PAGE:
The lessons learned from severe acute respiratory syndrome, West Nile virus, monkeypox, and avian influenza are reminders of the need to view diseases globally; integrate animal and public health surveillance, epidemiology, and laboratory systems; and create new strategic partnerships among animal, human, and public health professions (16,17). Veterinarians are essential to the detection and diagnosis of and response to these threats and are integral to first-line defense and surveillance for bioterrorism agents.

Veterinary Contributions and the Changing Emphasis at CDC

Just as CDC has expanded its role, scope, and influence in public health since its inception in 1946, so has the veterinary profession (D. Satcher, CDC, personal communication, October 21, 1996). Early in the history of CDC, veterinarians in the U.S. Public Health Service and the CDC Veterinary Public Health Division helped reduce zoonotic diseases, especially rabies and foodborne illnesses (18). Today, 89 veterinarians serve throughout CDC in positions that address not only infectious diseases but also the entire spectrum of public health challenges: environmental health, chronic diseases, human immunodeficiency virus infection and acquired immunodeficiency syndrome, injuries, immunizations, laboratory animal medicine, global health, migration and quarantine, health education, and bioterrorism. Veterinarians contribute as epidemiologists, laboratory scientists, policymakers, researchers, and surveillance experts and in environmental and disease prevention and control programs both domestically and globally.

At CDC, 228 veterinarians have participated in the Epidemic Intelligence Service since 1951 (19). Forty-one states now have State Veterinary Public Health officials. In 2005, almost 300 students and faculty attended the first veterinary student day at CDC; in April 2007, CDC will co-host an inaugural conference with the Association of Schools of Public Health and Association of American Veterinary Medical Colleges. In addition, CDC has been recognized as a World Association for Animal Health Collaborating Center for Emerging and Re-Emerging Zoonoses. The CDC publication, Emerging Infectious Diseases, has highlighted zoonotic diseases in nearly every issue to zoonotic diseases and has devoted an annual issue in each of the previous 2 years. Thus, CDC has provided an important scientific forum for zoonotic disease research and programs both domestically and globally.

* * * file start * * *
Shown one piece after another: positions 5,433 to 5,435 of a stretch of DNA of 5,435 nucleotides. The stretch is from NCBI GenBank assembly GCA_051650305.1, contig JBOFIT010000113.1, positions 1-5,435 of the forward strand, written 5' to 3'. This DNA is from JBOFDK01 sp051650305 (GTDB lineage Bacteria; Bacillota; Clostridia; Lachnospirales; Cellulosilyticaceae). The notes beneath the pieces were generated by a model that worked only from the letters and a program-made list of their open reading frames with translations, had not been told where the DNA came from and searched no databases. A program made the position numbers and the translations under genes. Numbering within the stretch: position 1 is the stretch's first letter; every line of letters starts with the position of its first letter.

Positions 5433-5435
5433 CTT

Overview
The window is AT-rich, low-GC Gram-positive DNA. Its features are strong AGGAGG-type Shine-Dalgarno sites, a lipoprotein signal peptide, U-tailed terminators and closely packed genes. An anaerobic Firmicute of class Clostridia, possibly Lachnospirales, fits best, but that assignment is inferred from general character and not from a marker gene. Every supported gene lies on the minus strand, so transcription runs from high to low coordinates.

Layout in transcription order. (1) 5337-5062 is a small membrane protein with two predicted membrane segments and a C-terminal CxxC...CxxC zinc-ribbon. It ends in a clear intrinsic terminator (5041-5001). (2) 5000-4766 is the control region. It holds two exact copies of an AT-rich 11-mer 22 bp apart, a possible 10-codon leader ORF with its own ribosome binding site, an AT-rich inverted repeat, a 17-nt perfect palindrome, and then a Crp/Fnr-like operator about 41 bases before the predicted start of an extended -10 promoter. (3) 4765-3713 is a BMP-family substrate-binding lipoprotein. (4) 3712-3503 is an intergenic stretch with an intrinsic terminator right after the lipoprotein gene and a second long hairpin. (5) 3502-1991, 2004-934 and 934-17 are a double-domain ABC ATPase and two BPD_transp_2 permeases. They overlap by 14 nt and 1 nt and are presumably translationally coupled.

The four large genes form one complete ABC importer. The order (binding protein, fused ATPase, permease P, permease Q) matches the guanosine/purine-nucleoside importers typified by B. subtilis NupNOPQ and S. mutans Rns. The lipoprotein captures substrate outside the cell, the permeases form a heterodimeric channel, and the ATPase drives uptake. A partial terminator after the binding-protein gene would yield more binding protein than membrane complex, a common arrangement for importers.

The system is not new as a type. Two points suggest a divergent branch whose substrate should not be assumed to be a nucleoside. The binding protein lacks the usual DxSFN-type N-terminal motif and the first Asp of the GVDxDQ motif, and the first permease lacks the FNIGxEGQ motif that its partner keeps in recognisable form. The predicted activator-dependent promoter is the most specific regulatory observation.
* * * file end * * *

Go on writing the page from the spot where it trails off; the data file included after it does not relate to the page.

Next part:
The convergence of human and animal health drove creation of the newly proposed National Center for Zoonotic, Vector-Borne, and Enteric Diseases. Plans are being completed to establish several multidisciplinary state-level zoonosis research and development centers. The veterinary profession at CDC has evolved in prominence as a member of the health professions and has established its importance and usefulness to human and public health. Because their education is based on the concept of multiple determinants of health in populations, veterinarians are well suited to help define and achieve the new CDC health protection goals and to continue to contribute to the CDC mission in ways more important, diverse, and profound than ever before.


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Date last reviewed: 12/18/2006